Gallery: Gensler Designs Shipping Container Eco-Cabins for Boy Scouts

 
At night LED lights are used to illuminate the interior and the cabin glows through the canvas doors.

The eco-cabin is made up of two 20′ containers bolted together to create a 320 sq ft space. The structure has been covered with a vaulted translucent roof of stretched silicone-coated fiberglass over aluminum arches, and the roof and the connecting sides of the two containers were removed to provide a larger, light-filled structure. As this is a cabin designed for boy scouts, little is needed in terms of power, and LEDs are powered by a solar system to offer light at night. During the day, the translucent vaulted ceiling offers ample daylighting while also giving the cabin a more spacious feel.

Gensler designed and built the cabin back in LA, cut the sides away, insulated the interior and from there all the materials were packed away inside the containers for shipping to the Island. The two containers were installed upon a low concrete six pier foundation and a deck was constructed from reclaimed wood taken from an old dock in the bay. An additional nineteen, identical cabins will be constructed and assembled on the island to replace the camp’s existing barracks. There will also be the addition of a new outdoor learning center, also to be constructed from shipping containers.

Gensler provided their services pro-bono for this project; while Arup managed the structural engineering, J. Miller Canvas the roof and doors, The RMS Group the containers, Primus Lighting the LED Lighting, and Nora Systems the rubber flooring.

+ Gensler

Photos: Richard Hammond © Gensler

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2 Comments

  1. john simmis November 16, 2010 at 2:32 pm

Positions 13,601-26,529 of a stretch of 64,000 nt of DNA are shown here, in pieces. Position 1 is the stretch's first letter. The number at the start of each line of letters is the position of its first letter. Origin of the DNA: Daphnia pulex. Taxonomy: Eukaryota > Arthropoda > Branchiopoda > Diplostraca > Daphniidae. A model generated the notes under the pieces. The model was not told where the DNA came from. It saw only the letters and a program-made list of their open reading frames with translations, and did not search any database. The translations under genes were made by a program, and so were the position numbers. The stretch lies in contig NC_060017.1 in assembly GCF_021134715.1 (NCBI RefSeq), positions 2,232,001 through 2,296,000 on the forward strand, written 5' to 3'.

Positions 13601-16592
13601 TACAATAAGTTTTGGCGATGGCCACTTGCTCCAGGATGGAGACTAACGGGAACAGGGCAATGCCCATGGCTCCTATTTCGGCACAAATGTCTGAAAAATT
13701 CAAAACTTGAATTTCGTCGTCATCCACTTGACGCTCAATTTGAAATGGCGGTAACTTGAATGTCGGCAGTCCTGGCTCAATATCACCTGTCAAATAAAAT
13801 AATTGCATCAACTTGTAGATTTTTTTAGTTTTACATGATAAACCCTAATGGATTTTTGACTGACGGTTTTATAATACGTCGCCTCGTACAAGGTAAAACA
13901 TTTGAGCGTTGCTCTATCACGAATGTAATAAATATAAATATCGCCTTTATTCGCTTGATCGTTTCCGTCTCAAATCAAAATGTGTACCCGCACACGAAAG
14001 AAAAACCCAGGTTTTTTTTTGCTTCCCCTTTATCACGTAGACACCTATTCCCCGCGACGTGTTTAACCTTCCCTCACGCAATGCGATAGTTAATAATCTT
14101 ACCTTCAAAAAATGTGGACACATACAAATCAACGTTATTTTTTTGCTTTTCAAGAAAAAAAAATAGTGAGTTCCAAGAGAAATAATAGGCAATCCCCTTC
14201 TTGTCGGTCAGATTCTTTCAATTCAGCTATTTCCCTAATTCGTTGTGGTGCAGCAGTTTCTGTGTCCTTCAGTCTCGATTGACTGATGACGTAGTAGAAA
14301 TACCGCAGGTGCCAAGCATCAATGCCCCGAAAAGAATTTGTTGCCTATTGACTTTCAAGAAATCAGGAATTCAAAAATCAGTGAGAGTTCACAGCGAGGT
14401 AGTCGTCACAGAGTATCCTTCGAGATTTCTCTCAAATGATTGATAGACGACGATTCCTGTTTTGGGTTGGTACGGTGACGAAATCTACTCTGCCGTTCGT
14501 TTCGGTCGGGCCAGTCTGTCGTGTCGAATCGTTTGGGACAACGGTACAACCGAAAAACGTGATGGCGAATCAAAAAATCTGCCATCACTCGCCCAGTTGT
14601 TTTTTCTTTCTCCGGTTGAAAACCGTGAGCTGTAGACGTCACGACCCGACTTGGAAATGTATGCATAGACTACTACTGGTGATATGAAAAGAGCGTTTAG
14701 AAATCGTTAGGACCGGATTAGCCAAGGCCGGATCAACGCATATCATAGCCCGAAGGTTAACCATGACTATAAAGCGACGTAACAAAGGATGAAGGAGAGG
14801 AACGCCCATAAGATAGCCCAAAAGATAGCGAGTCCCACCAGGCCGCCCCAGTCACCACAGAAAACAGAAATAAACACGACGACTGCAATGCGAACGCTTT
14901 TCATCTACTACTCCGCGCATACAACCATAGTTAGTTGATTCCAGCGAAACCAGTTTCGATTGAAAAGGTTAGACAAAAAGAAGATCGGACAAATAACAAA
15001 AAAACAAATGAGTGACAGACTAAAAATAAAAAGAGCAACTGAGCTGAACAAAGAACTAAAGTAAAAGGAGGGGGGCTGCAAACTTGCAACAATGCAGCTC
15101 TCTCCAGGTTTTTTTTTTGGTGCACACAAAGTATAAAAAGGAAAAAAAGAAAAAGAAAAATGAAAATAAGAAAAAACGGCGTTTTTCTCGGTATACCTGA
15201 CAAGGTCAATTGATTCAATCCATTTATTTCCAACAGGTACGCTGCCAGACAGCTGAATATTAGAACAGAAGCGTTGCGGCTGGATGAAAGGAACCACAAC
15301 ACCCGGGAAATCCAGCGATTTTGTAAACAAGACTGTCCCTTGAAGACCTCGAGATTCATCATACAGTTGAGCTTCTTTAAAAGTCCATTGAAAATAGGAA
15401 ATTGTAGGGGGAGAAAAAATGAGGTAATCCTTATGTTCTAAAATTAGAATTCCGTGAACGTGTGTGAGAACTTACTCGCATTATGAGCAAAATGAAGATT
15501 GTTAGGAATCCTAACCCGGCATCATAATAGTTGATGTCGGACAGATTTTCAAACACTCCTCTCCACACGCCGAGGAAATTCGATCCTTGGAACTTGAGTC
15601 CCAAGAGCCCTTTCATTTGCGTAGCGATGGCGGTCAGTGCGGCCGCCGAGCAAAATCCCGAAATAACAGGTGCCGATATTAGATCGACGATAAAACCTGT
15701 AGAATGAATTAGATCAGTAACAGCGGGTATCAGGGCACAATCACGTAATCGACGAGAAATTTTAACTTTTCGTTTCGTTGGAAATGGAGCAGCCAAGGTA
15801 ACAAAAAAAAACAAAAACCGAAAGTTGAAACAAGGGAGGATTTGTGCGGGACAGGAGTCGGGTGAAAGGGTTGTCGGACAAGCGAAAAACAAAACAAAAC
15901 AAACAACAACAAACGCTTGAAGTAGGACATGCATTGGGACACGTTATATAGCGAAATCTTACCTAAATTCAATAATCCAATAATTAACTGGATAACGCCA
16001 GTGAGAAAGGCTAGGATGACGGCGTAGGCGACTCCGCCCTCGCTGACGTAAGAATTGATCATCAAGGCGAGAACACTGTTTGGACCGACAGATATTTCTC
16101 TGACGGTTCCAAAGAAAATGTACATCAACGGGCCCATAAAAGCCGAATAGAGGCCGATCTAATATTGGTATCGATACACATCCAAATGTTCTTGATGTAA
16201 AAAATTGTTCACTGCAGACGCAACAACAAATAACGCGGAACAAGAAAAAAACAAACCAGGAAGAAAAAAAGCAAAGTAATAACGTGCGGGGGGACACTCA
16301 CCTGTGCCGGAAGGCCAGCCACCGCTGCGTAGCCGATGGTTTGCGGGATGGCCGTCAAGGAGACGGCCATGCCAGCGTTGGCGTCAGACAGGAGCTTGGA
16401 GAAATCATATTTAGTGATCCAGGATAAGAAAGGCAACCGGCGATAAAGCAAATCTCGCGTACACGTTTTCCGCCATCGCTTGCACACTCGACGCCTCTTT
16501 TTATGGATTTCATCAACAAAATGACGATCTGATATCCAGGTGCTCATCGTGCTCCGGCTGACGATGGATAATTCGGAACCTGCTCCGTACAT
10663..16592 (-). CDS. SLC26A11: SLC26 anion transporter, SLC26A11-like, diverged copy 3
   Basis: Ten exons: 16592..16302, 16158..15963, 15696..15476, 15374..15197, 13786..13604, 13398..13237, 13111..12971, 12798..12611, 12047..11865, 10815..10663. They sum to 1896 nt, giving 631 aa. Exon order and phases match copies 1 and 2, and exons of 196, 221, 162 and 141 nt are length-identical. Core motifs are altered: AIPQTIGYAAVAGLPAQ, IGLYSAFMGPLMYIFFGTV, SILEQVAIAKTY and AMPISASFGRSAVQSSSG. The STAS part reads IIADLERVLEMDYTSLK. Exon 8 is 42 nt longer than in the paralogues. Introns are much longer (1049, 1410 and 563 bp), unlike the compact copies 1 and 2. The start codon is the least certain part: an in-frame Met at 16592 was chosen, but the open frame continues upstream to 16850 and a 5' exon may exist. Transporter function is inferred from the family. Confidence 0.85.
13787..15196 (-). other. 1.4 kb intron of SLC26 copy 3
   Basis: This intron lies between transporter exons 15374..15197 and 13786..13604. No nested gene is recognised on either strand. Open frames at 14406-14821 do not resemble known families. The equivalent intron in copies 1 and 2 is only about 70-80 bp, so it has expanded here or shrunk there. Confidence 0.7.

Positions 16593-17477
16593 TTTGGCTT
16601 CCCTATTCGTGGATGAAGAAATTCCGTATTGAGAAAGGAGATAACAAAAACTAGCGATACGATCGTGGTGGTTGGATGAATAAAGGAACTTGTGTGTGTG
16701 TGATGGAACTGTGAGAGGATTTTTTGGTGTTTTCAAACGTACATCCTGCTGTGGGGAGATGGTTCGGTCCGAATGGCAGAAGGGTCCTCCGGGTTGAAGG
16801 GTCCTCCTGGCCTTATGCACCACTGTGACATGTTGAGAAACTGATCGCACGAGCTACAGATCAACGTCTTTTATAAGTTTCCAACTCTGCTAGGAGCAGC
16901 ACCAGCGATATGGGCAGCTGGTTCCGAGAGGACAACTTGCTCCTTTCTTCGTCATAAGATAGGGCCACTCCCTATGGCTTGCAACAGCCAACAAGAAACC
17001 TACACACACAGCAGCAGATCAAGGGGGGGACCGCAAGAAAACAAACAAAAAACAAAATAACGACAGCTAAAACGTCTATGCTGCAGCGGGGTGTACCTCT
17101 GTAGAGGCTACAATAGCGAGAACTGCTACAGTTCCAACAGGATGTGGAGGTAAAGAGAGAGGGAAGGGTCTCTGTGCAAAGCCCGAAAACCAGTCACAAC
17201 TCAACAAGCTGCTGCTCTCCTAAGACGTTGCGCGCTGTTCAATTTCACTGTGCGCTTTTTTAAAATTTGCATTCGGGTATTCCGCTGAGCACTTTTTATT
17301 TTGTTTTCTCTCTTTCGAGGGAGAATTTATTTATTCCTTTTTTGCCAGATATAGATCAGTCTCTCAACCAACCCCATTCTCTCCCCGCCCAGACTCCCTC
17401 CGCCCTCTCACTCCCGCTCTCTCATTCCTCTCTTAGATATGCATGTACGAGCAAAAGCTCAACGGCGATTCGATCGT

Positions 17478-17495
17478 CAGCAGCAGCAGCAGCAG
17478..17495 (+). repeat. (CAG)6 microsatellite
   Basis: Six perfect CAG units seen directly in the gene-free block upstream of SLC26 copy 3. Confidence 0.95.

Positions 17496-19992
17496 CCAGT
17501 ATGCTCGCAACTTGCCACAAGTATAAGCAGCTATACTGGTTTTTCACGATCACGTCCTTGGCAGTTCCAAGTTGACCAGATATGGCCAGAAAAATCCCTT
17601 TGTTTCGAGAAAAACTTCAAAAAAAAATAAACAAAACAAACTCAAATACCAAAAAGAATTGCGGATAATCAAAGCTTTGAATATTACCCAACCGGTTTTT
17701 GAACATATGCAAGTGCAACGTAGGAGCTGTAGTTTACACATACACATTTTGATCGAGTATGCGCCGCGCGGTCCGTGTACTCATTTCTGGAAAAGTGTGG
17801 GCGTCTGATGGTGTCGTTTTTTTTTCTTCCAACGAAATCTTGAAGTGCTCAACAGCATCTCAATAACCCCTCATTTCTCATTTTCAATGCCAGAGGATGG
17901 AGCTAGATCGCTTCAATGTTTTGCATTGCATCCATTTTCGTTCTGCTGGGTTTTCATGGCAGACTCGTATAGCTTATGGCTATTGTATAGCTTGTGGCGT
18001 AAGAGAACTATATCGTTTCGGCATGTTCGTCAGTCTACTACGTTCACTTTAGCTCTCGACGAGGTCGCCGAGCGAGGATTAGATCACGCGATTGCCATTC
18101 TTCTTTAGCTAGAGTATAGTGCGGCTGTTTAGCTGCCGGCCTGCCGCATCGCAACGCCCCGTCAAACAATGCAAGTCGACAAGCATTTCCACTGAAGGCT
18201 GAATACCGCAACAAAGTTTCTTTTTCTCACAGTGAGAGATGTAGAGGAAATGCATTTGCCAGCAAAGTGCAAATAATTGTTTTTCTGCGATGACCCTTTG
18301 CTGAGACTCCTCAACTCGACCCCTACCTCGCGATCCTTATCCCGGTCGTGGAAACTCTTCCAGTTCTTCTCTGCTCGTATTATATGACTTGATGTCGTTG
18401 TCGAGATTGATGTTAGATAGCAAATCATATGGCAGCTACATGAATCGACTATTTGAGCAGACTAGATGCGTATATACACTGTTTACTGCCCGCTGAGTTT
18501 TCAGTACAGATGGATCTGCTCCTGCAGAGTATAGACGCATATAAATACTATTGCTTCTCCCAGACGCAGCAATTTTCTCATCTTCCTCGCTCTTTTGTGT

If you are considering modular or prefab home, or looking for an alternative to high cost construction, building with recycled shipping containers is worth taking a look at. There are many considerations that have contributed to the appeal of building with intermodal shipping containers – availability, standardization, the recycled/green factor, economy and speed of construction, their durability, and even their “elegance/grace”.

    Good resource is the Residential Shipping Container Primer website. A SHOWCASE OF SHIPPING CONTAINER HOMES AND BUILDINGDS, AND A DO IT YOURSELF (DIY) REFERENCE FOR CONVERTING RECYCLED INTERMODAL CARGO SHIPPING CONTAINERS INTO BUILDINGS AND ARCHITECTURE.

    Lots of great example buildings, details, facts, and links to other articles. They have something new that you can setup your own project wiki to get help with your project if you are considering a design build project.

    http://www.ResidentialShippingContainerPrimer.com

  2. Lucas Gray November 10, 2010 at 2:17 pm

    I don’t know why exactly, but I am consistently enthralled with shipping container architecture. A project like this would probably do well at the Holcim Awards US – http://on.fb.me/holcim-awards

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